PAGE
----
NM attorney general calls horsemeat illegal

News
Jun 14, 2013

In yet another round of the horse slaughter fight going on in New Mexico, a new blow has been thrown; horsemeat has been called illegal by the state’s main legal advisor.

Monday, June 10, New Mexico Attorney General Gary King issued a legal analysis regarding the issue of horse slaughter. King said meat from U.S. horses treated with certain chemicals fits the legal definition of an adulterated food product under the New Mexico Food Act. This would make the production, sale, and/or delivery of horse meat from animals so treated illegal in New Mexico.

“Our legal analysis concludes that state law does not allow for production of meat that is chemically tainted under federal regulations,” said King. “New Mexico law is very clear that it would be prohibited and illegal.”

The analysis came in response to a request from New Mexico State Sen. Richard Martinez, who asked for the attorney general’s legal opinion on the New Mexico Food Act and horse meat for human consumption. Martinez reportedly is “very concerned” about the prospect of New Mexico becoming the first state to allow horse slaughter for human consumption since 2007.

The practice of processing horses for human consumption was effectively outlawed in 2007 when Congress defunded inspections for horse processing.

The federal law which halted funding to horse inspection lapsed in 2011.

At the heart of the legal opinion is the matter of what constitutes an “adulterated food product” under the state law, and the drugs often given to horses which are not cleared by the Food and Drug Administration (FDA) as acceptable for use in food animals.

“A food shall be deemed adulterated... if it bears or contains any poisonous or deleterious substance which may render it injurious to health,” reads the relevant portion of the New Mexico Food Act, as cited by King.

The adulterant in question is phenylbuteazone (PBZ)—often called “bute”—which is a nonsteroidal anti-inflammatory drug. In the 1950s, PBZ was used to treat rheumatoid arthritis and gout in humans and found to have severely negative side effects, such as aplastic anemia and death, as rapidly as three years after treatment. PBZ is widely used in racehorses and FDA “does not allow any use of PBZ in horses destined for human consumption and neither does the UK or the EU regardless of withdrawal time.”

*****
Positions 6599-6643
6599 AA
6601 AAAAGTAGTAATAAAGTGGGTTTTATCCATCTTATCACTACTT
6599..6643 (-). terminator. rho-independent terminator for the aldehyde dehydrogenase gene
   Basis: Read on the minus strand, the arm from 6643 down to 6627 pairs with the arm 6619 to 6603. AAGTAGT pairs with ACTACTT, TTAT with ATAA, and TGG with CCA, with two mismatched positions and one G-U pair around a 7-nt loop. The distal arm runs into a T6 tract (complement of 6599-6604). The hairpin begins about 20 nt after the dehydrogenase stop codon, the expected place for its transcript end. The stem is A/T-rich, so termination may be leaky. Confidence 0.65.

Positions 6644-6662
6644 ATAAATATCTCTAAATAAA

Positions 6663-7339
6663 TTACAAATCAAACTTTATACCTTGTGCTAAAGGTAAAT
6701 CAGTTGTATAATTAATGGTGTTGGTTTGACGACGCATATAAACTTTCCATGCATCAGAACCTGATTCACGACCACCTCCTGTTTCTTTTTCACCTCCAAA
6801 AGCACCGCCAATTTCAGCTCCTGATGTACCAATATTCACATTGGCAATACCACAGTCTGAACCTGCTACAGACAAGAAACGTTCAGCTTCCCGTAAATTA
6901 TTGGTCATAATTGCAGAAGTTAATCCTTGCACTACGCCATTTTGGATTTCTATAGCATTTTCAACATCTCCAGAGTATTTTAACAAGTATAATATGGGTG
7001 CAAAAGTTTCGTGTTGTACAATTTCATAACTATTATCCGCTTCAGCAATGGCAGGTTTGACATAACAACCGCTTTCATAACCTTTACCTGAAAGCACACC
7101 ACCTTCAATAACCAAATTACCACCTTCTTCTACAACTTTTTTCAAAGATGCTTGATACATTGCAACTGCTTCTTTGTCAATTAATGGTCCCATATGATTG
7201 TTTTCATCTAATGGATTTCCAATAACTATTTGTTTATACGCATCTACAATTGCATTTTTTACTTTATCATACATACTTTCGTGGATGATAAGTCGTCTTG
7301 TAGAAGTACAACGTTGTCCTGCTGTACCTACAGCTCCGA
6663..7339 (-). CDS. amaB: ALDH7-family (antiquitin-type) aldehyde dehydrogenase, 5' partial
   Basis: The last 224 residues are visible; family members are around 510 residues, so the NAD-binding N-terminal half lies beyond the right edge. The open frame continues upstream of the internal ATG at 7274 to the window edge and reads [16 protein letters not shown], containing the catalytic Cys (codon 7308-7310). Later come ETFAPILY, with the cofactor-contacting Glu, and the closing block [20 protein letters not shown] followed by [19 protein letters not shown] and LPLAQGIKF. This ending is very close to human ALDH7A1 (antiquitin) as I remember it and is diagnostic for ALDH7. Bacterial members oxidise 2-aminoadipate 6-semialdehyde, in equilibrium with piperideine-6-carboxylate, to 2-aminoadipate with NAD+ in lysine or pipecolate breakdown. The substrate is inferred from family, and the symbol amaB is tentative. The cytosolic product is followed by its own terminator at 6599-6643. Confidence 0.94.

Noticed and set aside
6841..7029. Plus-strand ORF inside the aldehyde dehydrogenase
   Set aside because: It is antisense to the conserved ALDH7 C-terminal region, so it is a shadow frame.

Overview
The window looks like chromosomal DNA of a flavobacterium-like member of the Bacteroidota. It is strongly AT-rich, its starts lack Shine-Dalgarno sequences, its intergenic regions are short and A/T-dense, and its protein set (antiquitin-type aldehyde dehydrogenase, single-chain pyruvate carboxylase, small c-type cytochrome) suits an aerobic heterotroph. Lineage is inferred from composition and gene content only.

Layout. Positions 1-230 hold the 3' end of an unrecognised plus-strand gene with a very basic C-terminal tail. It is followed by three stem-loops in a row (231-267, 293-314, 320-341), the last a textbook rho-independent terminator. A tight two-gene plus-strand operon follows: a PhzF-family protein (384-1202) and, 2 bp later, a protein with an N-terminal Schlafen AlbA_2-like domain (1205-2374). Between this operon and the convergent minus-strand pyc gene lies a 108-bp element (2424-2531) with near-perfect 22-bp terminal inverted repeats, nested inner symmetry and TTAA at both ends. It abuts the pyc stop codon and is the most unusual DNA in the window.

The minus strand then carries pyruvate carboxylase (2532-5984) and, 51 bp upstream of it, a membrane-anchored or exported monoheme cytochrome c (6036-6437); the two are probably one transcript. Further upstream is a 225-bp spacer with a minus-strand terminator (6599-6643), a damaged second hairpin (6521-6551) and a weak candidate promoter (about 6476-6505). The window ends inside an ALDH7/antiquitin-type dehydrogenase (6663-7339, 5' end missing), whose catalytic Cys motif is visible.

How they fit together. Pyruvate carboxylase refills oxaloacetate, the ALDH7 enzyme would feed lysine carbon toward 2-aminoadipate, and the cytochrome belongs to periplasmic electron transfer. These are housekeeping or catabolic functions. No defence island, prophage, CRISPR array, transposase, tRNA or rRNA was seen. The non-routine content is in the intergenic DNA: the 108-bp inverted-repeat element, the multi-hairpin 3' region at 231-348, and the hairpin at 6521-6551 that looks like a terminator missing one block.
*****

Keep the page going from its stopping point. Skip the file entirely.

In addition to PBZ, King’s response letter to Martinez—which contained the ultimate legal opinion—mentioned that many regular and sometimes required vaccinations and dewormers used in horses are not cleared for use in food animals.

King also concluded his opinion, pointing out “… scientific studies and the FDA have concluded that PBZ and other chemicals used to treat U.S. horses are ‘deleterious’ and ‘injurious to health’ within the [New Mexico Food] Act’s definition. Accordingly, horse meat originating from U.S. horses that have been treated with PBZ and other deleterious substances would be deemed ‘adulterated.’” King also reiterated that, according to the New Mexico Food Act, manufacture, sale or delivery of adulterated food products is illegal regardless of where that product is to be consumed.

The announcement comes following years in which embattled Valley Meat Co. of Roswell has tried to be come the U.S.’ first horse processing plant in six years. The company has been petitioning USDA to reinstate federal inspection of horse slaughter so that it can convert one of its cattle facilities into a horse facility.

Valley Meat Co.’s effort has been dogged by hangup after hang-up. Roadblocks include several notices of intent to sue over alleged—and curiously old—violations of the Clean Water Act, a scandal involving a video of a Valley Meat Co. employee shooting a horse at his home and mocking animal rights activists, and what the company has described as the Obama administration playing politics.

The legal opinion from King—who has been a noted opponent of the proposed plant for years—did not phase Valley Meat Co. Attorney A. Blair Dunn, representing the company, told local paper the Albuquerque Journal that the assessment would not impact Valley Meat Co.’s efforts as it reportedly has a federally-approved testing regimen to screen out horses treated with PBZ and other banned substances.

“Valley Meat Co. has an accepted drug testing process,” Dunn said. “There’s no substance being used in horses that we don’t have a test for.”

Dunn went on to call the move by King “playing politics” and condemned the opinion as “reckless and dangerous” for the precedence it could set for the entirety of New Mexico’s livestock industry.

“This has the potential to have impact elsewhere,” he told the Associated Press. “There is not an animal sector that does not… give antibiotics. If you were to apply this standard to the dairy industry, you would shut down the entire dairy industry in this state.” — Kerry Halladay, WLJ Editor

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